For the entire year of 2007, the only album I listened to was Fiona Apple’s “Extraordinary Machine.” This past fall, Mexicola avocados were in season for two months, and every day for breakfast and lunch I ate two small avo’s and a Hachiya persimmon (both from the same heaven-sent farmer). When I get an obsession going, I tend to just ride it out, and eventually it wanes. Thank heavens I don’t tend to get hooked on anything too expensive…
I’ve always been a fan of making fresh spring rolls, but ever since I created the almond-tamarind sauce I blogged about here, ALL I WANT TO EAT IS KALE SALAD SPRING ROLLS. I limit myself to two meals a day of them max. In the last month or so, I’ve made no less than 1-2 dozen batches of spring rolls– enough that I have acquired a few good tips about working with those daunting yet delicious rice paper circles.
1. Soaking the rice paper sheets in warm water will expedite the time needed for prep. Sure, 1-2 minutes isn’t forever to wait per sheet, but if you’re making a big batch, extra down time can slow your process. Once you get a rhythm going, you can place a new sheet in the water as soon as you pull the ready one out, and it will be ready when you’ve finished filling the first. Conversely, if you find you just can’t keep up, soak them in cold water to give yourself at least 3-4 minutes to construct each roll. Either way, you will streamline the procedure by placing a new sheet in the water directly upon taking out the old.
2. If one meal is not enough– and if you make them well, it won’t be!– it’s easier than you think to make extra and have them not dry out. When you pull the rice paper out of the water, don’t dry it on a paper towel as is generally recommended. For one, it will be easier to work with and less inclined to tear during folding, and for another, they will keep without drying out for at least two days because of the additional moisture in the paper. Store them in an airtight container, and if they do dry out after a couple days, wet your hands with cool water and rub them gently; they’ll soften right back up.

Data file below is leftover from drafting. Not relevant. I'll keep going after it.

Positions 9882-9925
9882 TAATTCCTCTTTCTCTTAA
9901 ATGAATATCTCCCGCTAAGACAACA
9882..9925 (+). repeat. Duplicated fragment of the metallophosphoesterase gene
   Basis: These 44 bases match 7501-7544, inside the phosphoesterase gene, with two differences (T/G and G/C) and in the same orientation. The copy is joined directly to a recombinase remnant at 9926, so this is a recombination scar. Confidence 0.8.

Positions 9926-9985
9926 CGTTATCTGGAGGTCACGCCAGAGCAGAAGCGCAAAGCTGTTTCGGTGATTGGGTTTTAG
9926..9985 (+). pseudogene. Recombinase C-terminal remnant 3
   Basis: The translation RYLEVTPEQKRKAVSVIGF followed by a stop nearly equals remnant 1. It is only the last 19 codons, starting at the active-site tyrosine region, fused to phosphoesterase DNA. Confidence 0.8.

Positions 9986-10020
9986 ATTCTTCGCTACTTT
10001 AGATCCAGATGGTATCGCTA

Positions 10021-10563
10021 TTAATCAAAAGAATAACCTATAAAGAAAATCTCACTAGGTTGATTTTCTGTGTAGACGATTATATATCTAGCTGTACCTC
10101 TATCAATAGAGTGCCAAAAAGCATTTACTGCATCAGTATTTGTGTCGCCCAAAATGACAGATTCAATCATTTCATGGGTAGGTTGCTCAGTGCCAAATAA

3. Punch up flavor by dressing some of the ingredients. You can add a simple sauce to one ingredient, making sure to drain it well, or dress all ingredients. Marinating porous foods like mushrooms (yes, you can totally put mushrooms in spring rolls) beforehand will lend additional flavors to the overall product.
4. If presentation is key, of course you want all ingredients julienned and placed in the wrappers individually. However, if you just want to eat something very yummy and perfectly decent looking, make a salad of your ingredients, and pack a few spoonfuls of it into the wrappers. I’ve been making this salad and just tossing 1/2 cup or so of it into each wrapper, while using extra dressing as the dipping sauce. You don’t need to julienne anything, but everything should be fairly small, and you do want to avoid any sharp edges that might tear the rice paper.
5. The ingredient options for spring rolls are fairly endless, but fresh herbs are key. If you simply can’t get a hold of any because the urge to make rolls strikes when you can’t get to the store, get creative with greens. When I wanted them but had no herbs on hand, I used carrot fronds, and it worked perfectly.
6. Think outside the Asian box. The spring rolls I made with carrot fronds had a main filling of a salad that consisted of sprouted chickpeas, dried sour cherries, and grass fed Greek yogurt. They were hearty and filling and in no way authentic, but one bite of a unique combo like that will have you proudly calling yourself a fusion chef.
7. There’s no need for noodles in my book (I’m not a huge fan of carb filled carbs: rice in a burrito is madness to me), but should you prefer your spring rolls with something stringy, kelp noodles make a wonderful healthy option. Simply soak them beforehand according to package directions.
8. For an extra pretty punch, place a mint, parsely, or cilantro leaf inside as you’re wrapping it up. Wrap it most of the way, center a leaf or two on it, then fold over the final edge. Make sure that the leaf doesn’t reach the edge of the wrapper, or it won’t stick properly to itself.